Nations must find peaceful ways to deal with conflict, because everyone has the right to life and liberty, Pope Francis told diplomats accredited to the Vatican while outlining the need for disarmament and dialogue.
The Pope called for debate on the stockpiling of weapons and conflict resolution that “avoids polarising the international community” in his annual address.
At the start of a new year, the Pope dedicated his speech to the Universal Declaration of Human Rights, which will celebrate the 70th anniversary of its adoption by the UN General Assembly in December.
Francis cautioned that there is a movement to create “new rights” that conflict with each other as well the traditional values and cultures of many countries.
“Somewhat paradoxically, there is a risk that, in the very name of human rights, we will see the rise of modern forms of ideological colonisation by the stronger and the wealthier, to the detriment of the poorer and the most vulnerable,” he said.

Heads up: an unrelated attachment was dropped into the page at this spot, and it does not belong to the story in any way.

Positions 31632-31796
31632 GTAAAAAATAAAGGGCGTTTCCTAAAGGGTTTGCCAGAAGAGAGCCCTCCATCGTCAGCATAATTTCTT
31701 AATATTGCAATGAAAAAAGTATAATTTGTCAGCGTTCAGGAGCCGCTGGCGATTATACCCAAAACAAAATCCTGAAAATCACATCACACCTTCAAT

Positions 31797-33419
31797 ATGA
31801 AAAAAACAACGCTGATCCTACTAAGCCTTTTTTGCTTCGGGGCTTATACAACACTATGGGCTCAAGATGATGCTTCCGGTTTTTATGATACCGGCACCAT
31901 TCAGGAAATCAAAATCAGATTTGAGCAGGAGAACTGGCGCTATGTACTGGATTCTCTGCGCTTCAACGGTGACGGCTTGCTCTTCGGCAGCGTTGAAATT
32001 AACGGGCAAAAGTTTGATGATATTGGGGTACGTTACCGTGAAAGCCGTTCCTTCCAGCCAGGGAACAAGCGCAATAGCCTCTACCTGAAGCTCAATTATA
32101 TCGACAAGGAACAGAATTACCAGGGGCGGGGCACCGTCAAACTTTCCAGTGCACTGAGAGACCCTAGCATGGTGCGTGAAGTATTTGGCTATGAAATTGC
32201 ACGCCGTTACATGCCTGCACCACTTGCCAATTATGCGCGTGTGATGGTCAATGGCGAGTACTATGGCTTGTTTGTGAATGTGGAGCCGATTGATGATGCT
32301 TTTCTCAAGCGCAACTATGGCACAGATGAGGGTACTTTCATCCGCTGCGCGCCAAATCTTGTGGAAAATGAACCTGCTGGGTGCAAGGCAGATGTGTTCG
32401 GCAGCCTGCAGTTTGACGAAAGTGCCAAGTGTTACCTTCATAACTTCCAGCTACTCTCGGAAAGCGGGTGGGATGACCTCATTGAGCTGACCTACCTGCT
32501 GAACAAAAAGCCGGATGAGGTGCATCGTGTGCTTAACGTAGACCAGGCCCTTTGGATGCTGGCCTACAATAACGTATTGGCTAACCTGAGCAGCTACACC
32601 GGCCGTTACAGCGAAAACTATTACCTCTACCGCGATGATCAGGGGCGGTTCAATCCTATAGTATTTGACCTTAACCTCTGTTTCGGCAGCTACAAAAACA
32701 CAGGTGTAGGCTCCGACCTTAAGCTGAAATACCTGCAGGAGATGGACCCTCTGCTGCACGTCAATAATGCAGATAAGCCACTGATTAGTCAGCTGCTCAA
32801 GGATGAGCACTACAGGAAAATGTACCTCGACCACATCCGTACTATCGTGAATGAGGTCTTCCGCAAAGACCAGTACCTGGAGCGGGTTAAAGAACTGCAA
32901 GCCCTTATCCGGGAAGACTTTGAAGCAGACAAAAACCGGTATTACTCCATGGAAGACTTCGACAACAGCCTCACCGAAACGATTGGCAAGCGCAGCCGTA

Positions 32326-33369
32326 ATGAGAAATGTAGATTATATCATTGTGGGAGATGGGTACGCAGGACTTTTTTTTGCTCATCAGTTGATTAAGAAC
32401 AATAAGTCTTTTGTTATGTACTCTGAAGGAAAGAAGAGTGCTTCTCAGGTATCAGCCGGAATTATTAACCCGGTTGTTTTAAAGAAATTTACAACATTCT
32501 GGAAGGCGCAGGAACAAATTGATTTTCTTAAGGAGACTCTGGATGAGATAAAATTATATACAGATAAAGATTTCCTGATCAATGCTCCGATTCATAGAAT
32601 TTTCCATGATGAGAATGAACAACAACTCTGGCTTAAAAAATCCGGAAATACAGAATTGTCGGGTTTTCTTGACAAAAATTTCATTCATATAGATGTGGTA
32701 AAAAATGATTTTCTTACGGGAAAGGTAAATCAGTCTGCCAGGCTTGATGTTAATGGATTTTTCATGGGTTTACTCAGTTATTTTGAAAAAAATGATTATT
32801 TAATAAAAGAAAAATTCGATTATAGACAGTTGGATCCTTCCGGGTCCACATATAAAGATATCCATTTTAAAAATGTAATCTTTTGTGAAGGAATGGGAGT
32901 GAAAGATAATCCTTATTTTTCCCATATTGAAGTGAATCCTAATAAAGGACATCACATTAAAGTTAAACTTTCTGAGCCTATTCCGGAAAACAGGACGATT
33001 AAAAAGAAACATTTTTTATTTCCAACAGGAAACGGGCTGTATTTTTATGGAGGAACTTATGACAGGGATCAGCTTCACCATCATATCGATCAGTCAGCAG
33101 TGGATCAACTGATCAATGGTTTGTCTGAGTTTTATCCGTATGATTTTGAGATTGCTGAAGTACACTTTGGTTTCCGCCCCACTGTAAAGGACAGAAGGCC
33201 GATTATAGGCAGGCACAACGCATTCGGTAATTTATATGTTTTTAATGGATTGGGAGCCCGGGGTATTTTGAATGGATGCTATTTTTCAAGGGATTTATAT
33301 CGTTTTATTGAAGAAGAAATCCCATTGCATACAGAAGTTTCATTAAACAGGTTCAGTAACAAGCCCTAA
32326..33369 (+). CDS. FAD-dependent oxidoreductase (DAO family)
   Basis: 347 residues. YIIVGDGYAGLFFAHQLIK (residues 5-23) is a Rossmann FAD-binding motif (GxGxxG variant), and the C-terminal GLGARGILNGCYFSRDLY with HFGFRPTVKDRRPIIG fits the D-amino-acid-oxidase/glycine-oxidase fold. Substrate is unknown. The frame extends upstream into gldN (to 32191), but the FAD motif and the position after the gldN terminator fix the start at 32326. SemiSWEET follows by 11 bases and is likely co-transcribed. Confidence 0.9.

Seven decades after the creation of the universal declaration, Pope Francis said, “it is painful to see how many fundamental rights continue to be violated today. First among all of these is the right of every human person to life, liberty and personal security.”
He said that not only are innocent unborn children discarded because they are “ill or malformed, or as a result of the selfishness of adults,” the elderly are often cast aside especially when they are infirm.
Disarmament is integral to development, he told the diplomats, as the proliferation of weapons aggravates situations and requires huge material and human cost.
“The stockpiles of armaments which have been built up in various countries must be reduced” and “nuclear weapons must be banned”, particularly given the risk that a nuclear conflagration could be started by accident, Pope Francis said, quoting St John XXIII’s encyclical on peace, Pacem in Terris.
“In this regard, it is of paramount importance to support every effort at dialogue on the Korean peninsula, in order to find new ways of overcoming the current disputes, increasing mutual trust and ensuring a peaceful future for the Korean people and the entire world.”